Phobias can be triggered by some event or experience in which a person felt endangered and was traumatized, similar to PTSD (post-traumatic stress disorder). Like other mental health conditions, claustrophobia is influenced by brain chemistry. Imbalances in the neurotransmitters in the brain can cause some people to experience symptoms of anxiety or panic attacks even if nothing scary is really happening. Then, they may associate those physical and emotional feelings with a specific place or situation, which causes the anxiety to be triggered whenever they approach that place or even think of that situation.

People can perceive things differently. One research study suggested that people with claustrophobia may have a different perception of how near something, like a wall, is to them. In other words, they underestimate distances, or their sense of “personal space” is different from other people’s.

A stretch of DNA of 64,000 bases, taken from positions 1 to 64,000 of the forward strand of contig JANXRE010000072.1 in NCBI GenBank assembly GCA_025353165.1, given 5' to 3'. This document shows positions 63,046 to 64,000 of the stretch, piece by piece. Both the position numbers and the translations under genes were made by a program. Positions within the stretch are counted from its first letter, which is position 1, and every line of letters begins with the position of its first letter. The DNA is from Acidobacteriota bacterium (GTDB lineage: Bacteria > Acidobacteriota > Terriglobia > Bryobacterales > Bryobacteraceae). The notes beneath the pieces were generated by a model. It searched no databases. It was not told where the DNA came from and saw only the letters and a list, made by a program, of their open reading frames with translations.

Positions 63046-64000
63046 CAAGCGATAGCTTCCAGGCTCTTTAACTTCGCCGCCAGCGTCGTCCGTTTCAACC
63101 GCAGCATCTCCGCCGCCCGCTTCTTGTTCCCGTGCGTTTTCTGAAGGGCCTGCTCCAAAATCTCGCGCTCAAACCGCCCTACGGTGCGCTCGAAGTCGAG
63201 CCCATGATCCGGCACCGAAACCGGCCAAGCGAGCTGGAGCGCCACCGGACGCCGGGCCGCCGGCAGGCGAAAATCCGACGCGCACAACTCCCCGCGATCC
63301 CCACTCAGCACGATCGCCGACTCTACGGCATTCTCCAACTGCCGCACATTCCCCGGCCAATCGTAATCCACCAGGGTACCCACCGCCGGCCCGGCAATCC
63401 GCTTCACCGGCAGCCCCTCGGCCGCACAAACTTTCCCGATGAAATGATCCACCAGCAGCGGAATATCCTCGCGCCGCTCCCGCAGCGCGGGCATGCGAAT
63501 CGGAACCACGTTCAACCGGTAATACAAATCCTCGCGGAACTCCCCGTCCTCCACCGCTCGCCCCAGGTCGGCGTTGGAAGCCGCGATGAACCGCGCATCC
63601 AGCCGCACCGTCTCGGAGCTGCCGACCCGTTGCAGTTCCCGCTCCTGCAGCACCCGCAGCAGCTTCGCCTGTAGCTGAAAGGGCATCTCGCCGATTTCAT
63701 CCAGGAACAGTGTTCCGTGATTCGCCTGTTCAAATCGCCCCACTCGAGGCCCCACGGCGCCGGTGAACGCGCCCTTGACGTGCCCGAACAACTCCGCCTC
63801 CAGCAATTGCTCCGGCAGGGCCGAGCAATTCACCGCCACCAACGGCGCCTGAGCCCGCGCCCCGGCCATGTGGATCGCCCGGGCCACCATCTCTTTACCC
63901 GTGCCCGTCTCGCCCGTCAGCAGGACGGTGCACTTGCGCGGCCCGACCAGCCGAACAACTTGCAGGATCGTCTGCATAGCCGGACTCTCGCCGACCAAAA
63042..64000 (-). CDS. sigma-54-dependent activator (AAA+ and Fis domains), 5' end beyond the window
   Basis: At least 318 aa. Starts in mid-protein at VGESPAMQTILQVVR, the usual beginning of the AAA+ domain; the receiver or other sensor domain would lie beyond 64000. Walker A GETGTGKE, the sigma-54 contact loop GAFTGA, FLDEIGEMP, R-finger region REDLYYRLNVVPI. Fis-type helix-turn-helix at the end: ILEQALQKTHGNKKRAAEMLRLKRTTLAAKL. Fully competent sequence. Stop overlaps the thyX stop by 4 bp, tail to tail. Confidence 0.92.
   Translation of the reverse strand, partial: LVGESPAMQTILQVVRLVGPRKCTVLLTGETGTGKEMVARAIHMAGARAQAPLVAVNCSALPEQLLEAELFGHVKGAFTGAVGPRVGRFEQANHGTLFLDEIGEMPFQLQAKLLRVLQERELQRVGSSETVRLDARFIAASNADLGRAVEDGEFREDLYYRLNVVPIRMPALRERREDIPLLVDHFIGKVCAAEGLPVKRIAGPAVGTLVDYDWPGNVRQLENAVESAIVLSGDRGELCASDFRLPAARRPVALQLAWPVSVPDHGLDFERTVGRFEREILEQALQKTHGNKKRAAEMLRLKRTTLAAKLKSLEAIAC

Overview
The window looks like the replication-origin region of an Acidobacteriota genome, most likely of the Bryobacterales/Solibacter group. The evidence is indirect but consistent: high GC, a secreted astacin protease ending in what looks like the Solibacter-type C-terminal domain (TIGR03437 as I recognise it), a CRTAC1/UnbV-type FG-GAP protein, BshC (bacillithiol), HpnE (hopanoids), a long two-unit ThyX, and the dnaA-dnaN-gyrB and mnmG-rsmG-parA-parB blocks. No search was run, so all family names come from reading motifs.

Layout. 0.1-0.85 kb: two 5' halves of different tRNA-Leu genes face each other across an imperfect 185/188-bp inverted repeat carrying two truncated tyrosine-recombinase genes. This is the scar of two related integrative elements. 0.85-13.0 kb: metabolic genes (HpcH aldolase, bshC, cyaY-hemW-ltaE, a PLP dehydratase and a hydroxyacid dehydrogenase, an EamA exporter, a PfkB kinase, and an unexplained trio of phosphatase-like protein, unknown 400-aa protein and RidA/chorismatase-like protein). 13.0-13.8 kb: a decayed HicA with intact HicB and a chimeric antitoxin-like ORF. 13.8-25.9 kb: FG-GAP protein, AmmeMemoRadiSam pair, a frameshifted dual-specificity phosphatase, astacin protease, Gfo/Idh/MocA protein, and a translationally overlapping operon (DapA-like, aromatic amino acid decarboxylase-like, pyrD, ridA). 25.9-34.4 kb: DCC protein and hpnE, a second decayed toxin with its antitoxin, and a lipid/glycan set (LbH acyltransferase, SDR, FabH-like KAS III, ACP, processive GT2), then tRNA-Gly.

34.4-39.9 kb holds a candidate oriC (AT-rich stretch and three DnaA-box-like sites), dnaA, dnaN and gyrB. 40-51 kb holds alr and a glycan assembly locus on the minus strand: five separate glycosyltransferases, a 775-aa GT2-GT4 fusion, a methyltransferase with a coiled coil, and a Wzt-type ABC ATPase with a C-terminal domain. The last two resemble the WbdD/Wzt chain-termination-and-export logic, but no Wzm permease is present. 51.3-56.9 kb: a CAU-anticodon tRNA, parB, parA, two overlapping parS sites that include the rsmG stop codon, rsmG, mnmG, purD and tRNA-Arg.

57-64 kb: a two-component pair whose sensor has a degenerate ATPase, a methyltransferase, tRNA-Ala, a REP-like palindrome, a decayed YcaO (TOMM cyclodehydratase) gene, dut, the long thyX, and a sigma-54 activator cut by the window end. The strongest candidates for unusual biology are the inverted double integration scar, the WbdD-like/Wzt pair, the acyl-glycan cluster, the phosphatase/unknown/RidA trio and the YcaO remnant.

The amygdala is the part of the brain that processes incoming sensory information from the environment and signals the autonomous nervous system if it detects danger. This is essentially the neurological pathway of fear. Some research has suggested that people who experience panic disorders are more likely to have a smaller-than-average amygdala.

Treatment for Claustrophobia

MRI claustrophobia
Having an MRI can make people feel claustrophobic.

To be diagnosed with claustrophobia, a person will need to explain to their doctor that they have been having these intense feelings for a while and that they are having a negative impact on their lives. This could mean that they go out of their way to avoid certain places or situations. A mental health professional will try to determine whether these fears are normal, or could be attributed to some other condition.